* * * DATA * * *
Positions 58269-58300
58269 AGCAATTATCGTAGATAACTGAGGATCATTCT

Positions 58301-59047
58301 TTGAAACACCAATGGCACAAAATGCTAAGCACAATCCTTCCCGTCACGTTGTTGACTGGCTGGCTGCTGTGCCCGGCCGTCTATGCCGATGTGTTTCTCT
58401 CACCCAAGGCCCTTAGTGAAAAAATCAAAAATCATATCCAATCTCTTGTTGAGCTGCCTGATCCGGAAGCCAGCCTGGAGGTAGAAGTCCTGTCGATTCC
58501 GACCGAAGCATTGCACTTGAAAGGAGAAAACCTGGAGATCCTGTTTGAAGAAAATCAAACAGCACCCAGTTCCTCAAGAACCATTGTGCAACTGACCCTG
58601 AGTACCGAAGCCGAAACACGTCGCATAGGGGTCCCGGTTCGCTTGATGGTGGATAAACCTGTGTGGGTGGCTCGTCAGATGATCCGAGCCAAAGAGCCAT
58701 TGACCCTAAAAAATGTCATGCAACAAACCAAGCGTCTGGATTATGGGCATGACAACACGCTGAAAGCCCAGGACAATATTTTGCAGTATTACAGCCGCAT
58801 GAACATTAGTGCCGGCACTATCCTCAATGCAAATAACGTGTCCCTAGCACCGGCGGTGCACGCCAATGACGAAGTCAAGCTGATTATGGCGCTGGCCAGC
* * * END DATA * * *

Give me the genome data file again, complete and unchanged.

Positions 58269-58300
58269 AGCAATTATCGTAGATAACTGAGGATCATTCT

Positions 58301-59047
58301 TTGAAACACCAATGGCACAAAATGCTAAGCACAATCCTTCCCGTCACGTTGTTGACTGGCTGGCTGCTGTGCCCGGCCGTCTATGCCGATGTGTTTCTCT
58401 CACCCAAGGCCCTTAGTGAAAAAATCAAAAATCATATCCAATCTCTTGTTGAGCTGCCTGATCCGGAAGCCAGCCTGGAGGTAGAAGTCCTGTCGATTCC
58501 GACCGAAGCATTGCACTTGAAAGGAGAAAACCTGGAGATCCTGTTTGAAGAAAATCAAACAGCACCCAGTTCCTCAAGAACCATTGTGCAACTGACCCTG
58601 AGTACCGAAGCCGAAACACGTCGCATAGGGGTCCCGGTTCGCTTGATGGTGGATAAACCTGTGTGGGTGGCTCGTCAGATGATCCGAGCCAAAGAGCCAT
58701 TGACCCTAAAAAATGTCATGCAACAAACCAAGCGTCTGGATTATGGGCATGACAACACGCTGAAAGCCCAGGACAATATTTTGCAGTATTACAGCCGCAT
58801 GAACATTAGTGCCGGCACTATCCTCAATGCAAATAACGTGTCCCTAGCACCGGCGGTGCACGCCAATGACGAAGTCAAGCTGATTATGGCGCTGGCCAGC